Conversely, when the parish at large would sit down and periodically have a "How can we build community with each other?" gabfest it typically ended as a gripe session where people just talked about whatever it was they felt the parish wasn't doing enough of. It was the difference between looking somebody in the eyes and saying "Let's have a really good talk!" (followed by awkward silence) and two people looking at something they both admire and then realizing, "You too? I thought I was the only one!" (followed by much happy conversation).
Finally, I think it is important to note that mission and witness are intimately bound up with the sacrament of Confirmation. The gifts necessary to the work of mission are given to us in baptism and, particularly, in Confirmation.
The Nameless Lay Group did not give me a sense of mission. What it did was school me in the friendship of God through Christian friendship. Friendship, as distinct from eros, is supremely the love that is the consequence of a shared vision. Eros looks into the eyes of the Beloved. Friends stand side by side looking at something else. You cannot make friendship happen, any more than you can make eros happen. But you can prepare the ground for it and ask God to give the seed. That was what the Nameless Lay Group was, an attempt to "make straight his path" in the hope and prayer that God would then come and walk among us. And He did, for which I am grateful.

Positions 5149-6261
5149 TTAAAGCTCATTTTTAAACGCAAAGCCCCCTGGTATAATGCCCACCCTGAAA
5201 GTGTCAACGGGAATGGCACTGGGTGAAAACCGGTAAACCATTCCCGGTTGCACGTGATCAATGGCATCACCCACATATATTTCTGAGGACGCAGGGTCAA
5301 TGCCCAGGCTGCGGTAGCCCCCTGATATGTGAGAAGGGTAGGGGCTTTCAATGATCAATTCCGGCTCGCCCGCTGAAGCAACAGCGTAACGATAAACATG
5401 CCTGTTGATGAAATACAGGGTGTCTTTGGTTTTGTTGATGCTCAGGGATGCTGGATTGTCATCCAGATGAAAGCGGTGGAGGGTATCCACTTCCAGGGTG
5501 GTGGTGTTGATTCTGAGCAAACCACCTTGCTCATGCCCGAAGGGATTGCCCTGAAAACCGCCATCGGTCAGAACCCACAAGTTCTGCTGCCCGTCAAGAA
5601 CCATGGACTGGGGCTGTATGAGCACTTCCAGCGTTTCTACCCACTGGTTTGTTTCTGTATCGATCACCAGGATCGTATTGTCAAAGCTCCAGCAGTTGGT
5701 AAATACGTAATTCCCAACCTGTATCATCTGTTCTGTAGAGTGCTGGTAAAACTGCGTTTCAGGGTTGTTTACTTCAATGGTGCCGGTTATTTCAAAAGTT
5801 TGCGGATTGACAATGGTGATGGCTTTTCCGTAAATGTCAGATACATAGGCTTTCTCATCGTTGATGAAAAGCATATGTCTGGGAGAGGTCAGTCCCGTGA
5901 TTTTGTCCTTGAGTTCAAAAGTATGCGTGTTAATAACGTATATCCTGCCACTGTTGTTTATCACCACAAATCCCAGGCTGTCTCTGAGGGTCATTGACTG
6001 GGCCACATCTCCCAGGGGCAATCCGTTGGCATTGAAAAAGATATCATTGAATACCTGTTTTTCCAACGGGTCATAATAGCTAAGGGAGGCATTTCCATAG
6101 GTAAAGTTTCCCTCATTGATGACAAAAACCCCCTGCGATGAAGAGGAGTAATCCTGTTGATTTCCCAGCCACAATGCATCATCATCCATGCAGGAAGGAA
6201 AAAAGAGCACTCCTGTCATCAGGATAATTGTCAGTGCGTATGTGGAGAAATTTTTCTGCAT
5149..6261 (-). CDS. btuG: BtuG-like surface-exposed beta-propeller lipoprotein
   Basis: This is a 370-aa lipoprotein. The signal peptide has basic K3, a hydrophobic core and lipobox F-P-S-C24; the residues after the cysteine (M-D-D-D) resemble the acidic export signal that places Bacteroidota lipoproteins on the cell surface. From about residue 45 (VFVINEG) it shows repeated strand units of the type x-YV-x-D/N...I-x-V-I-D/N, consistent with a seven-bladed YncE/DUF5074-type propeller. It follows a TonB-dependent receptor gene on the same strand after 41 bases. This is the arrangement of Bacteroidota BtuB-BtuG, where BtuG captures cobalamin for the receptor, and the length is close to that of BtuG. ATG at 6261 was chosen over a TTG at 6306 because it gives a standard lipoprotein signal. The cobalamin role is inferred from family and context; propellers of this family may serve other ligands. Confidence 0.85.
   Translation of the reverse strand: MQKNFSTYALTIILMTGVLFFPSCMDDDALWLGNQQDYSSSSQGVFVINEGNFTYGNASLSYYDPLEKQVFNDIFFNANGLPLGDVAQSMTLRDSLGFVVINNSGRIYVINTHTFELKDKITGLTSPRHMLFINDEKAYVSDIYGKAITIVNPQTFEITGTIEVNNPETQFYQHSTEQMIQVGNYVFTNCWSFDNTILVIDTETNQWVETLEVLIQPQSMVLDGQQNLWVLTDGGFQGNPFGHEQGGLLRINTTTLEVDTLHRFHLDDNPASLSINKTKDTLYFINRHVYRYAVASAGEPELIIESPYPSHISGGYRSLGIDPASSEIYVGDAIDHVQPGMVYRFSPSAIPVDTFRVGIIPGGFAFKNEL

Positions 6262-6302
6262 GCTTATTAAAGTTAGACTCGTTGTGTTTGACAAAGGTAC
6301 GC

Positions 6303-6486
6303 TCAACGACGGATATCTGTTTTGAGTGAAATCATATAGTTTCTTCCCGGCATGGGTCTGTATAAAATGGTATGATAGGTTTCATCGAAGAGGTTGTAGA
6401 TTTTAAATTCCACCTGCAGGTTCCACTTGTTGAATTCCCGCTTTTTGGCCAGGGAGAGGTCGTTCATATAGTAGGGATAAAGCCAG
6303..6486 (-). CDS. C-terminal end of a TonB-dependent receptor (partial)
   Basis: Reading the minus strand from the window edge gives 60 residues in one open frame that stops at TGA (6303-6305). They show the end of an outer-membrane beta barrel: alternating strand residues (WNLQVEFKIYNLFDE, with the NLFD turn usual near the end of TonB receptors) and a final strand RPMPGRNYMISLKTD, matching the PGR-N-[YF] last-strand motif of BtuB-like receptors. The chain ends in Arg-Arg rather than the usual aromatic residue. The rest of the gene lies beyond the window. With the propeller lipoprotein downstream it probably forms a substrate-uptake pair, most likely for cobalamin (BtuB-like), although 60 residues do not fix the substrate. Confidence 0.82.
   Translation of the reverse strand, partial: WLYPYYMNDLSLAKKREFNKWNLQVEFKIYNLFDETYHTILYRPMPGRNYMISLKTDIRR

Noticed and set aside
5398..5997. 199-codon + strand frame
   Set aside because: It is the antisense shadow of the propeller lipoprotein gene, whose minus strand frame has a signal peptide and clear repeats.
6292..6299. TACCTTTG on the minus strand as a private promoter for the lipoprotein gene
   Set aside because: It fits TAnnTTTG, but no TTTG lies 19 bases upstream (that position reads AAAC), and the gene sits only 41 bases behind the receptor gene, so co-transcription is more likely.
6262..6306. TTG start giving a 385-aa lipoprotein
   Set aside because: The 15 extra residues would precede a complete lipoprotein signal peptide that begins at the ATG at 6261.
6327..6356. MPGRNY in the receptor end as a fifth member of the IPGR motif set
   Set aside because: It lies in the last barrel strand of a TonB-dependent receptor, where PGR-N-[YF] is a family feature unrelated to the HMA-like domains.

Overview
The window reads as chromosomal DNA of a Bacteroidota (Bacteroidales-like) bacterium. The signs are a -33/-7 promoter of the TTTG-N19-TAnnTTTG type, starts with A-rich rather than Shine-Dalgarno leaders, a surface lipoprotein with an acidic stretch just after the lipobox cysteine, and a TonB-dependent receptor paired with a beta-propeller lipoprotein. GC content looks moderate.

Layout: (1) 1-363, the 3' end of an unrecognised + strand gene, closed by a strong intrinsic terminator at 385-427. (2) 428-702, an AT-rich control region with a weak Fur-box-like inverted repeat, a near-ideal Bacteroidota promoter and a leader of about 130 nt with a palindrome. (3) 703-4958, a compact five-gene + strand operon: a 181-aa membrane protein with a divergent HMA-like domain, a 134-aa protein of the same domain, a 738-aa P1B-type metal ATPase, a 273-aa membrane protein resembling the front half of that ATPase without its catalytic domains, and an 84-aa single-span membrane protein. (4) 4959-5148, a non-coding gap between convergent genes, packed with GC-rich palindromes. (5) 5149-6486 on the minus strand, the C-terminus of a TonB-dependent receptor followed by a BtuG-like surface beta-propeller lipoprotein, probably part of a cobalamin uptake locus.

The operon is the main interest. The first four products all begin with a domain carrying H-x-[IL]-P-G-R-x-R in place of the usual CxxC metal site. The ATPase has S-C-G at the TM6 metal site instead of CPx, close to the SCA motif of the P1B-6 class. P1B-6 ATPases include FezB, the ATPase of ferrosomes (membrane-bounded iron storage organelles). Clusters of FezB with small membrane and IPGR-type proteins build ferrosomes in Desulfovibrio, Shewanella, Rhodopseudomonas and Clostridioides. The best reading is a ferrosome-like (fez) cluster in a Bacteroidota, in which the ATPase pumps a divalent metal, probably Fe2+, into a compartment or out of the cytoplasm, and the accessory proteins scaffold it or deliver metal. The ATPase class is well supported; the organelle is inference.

During that conversation, I proposed a national gathering here in Colorado Springs to address this topic. And so I want to announce that it is going to happen and we’d love you to be part of the conversation. For more information, go onto Intentional Community: Post the Third.
So, now that you’ve got the picture, here’s what we propose:
The Catherine of Siena Institute is sponsoring a day long gathering on the subject of Building Intentional Community in the Parish in Colorado Springs, Colorado on Friday, August 31 (the day before Labor Day Weekend).